Then, they are encouraged to help others. The techniques are designed so that virtually anyone, from young children to seniors, can use them. In his group training sessions, offered in cities throughout the United States, he teaches 15 self-care techniques, along with the science and models behind those practices.
After learning his techniques, some people opt for more advanced training they can use to help their communities.
Dr. Gordon encourages people who are interested in living happier, more fulfilled lives to start by reading his book, “The Transformation: Discovering Wholeness and Healing After Trauma.” He said he decided to write the book because nearly every living person experiences some form of trauma during their life. That can range from a neglectful childhood to painful breakups or even the death of a loved one.
“We’re so hard on ourselves,” he said. “There are chapters on gratitude, forgiveness, and the healing power of nature and physical movement and exercise. There is also a long chapter on the trauma-healing diet: how food can help us deal with psychological challenges and makes us more resilient.”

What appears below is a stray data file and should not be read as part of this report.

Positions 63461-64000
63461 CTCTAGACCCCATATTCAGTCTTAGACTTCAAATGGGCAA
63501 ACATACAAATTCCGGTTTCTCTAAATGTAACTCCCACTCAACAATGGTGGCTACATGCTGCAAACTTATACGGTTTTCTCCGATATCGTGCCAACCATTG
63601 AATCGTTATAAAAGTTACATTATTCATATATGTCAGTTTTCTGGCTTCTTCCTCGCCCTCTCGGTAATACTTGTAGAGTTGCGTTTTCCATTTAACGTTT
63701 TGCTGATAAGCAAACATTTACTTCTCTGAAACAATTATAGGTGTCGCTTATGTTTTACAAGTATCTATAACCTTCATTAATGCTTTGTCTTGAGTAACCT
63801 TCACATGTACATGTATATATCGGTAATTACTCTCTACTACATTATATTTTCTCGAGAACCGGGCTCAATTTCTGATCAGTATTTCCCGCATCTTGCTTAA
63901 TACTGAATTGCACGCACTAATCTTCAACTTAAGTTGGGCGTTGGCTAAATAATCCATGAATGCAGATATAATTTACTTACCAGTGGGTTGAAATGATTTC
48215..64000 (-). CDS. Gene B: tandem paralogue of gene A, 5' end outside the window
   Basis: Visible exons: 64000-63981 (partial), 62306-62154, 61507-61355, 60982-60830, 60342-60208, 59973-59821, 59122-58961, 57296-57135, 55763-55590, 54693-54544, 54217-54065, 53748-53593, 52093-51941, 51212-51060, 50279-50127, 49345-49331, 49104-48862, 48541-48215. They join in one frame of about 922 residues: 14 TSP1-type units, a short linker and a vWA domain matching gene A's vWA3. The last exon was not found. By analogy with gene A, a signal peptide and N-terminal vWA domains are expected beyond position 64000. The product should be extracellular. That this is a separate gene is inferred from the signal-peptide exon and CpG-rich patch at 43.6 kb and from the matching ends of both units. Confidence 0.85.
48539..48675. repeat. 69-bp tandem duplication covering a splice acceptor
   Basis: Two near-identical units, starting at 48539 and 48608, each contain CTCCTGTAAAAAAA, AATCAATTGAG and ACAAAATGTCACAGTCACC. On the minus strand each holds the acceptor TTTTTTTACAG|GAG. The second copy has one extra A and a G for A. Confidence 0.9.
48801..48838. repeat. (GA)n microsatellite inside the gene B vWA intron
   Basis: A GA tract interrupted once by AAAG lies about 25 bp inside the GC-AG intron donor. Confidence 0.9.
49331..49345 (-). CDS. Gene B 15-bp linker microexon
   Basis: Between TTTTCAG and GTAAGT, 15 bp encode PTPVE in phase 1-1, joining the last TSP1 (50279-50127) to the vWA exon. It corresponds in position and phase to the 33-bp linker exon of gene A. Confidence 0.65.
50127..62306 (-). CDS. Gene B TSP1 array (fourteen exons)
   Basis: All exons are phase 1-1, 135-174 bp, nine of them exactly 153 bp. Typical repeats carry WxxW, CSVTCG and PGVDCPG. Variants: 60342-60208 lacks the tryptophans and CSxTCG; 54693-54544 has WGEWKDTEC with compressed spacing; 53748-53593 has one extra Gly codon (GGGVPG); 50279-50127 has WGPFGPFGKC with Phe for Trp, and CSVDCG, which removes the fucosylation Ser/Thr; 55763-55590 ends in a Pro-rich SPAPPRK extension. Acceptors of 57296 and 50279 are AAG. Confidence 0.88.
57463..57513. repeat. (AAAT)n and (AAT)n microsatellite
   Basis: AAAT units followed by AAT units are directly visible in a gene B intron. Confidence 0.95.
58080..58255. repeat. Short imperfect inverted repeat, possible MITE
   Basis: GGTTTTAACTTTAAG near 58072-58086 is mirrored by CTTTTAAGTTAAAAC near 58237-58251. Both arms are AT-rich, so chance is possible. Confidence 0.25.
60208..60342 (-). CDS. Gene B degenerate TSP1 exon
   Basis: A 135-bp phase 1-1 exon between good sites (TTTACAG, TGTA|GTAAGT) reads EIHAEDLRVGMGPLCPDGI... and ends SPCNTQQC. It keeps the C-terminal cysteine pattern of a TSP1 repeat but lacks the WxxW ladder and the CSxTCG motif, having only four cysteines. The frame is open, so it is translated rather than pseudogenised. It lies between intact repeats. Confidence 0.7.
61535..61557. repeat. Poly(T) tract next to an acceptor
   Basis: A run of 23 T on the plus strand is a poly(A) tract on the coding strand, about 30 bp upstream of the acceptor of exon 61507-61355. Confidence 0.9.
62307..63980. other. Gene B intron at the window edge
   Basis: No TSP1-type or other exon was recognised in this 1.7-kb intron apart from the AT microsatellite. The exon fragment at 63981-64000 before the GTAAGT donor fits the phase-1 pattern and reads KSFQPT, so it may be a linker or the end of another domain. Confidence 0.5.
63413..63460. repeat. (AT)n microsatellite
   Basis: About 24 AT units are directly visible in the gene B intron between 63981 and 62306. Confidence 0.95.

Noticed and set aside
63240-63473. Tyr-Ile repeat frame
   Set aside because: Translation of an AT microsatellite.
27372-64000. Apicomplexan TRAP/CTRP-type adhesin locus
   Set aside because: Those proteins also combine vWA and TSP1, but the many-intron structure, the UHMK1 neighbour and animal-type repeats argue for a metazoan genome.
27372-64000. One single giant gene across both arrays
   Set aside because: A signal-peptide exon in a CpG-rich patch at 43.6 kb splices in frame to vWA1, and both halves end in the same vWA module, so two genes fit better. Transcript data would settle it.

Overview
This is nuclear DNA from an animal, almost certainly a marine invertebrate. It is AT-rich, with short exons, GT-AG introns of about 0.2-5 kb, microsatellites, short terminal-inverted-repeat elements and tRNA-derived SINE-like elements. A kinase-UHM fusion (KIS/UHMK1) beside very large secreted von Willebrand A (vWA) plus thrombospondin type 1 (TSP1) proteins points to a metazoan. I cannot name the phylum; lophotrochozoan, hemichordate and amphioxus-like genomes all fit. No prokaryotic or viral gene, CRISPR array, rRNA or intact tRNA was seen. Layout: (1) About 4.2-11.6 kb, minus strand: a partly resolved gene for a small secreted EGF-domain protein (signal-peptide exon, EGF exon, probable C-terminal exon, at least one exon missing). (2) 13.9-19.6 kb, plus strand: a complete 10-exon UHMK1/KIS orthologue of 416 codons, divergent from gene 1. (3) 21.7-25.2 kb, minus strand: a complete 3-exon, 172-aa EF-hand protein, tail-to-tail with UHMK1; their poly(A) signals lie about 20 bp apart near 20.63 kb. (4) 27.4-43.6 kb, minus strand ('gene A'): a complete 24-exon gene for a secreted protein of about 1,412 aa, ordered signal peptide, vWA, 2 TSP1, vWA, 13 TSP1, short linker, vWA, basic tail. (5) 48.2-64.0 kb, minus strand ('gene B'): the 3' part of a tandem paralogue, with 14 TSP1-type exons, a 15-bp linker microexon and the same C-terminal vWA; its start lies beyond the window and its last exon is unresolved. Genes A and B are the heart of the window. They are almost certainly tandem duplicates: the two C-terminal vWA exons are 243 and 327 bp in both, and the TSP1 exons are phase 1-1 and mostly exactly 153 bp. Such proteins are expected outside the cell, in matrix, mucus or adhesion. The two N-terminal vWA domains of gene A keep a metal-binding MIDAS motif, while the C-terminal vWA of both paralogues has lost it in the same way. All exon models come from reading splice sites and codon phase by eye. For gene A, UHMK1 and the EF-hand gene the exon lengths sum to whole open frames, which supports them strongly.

Dr. Gordon said he wanted to include the connection between nutrition and healing in the book because he saw few resources written on the subject. But research shows a direct link — via the vagus nerve — between nutritional health and mental health.
Many readers are often surprised to learn that they can heal themselves through a proper diet and nutritional supplements.
Another tool he teaches is what he calls “soft belly breathing.” It’s breathing mindfully in through the nose and out through the mouth, slowly and deeply, while maintaining a relaxed stomach. He teaches people to focus on the breath and think “soft” as they inhale and “belly” as they exhale. This practice can reverse fight or flight response, quiet the body, calm and focus the mind, and help people become more self-aware, as well as more compassionate to and connected with those around them. Dr. Gordon said the staff at The Center for Mind-Body Medicine begin and end every meeting with soft belly breathing.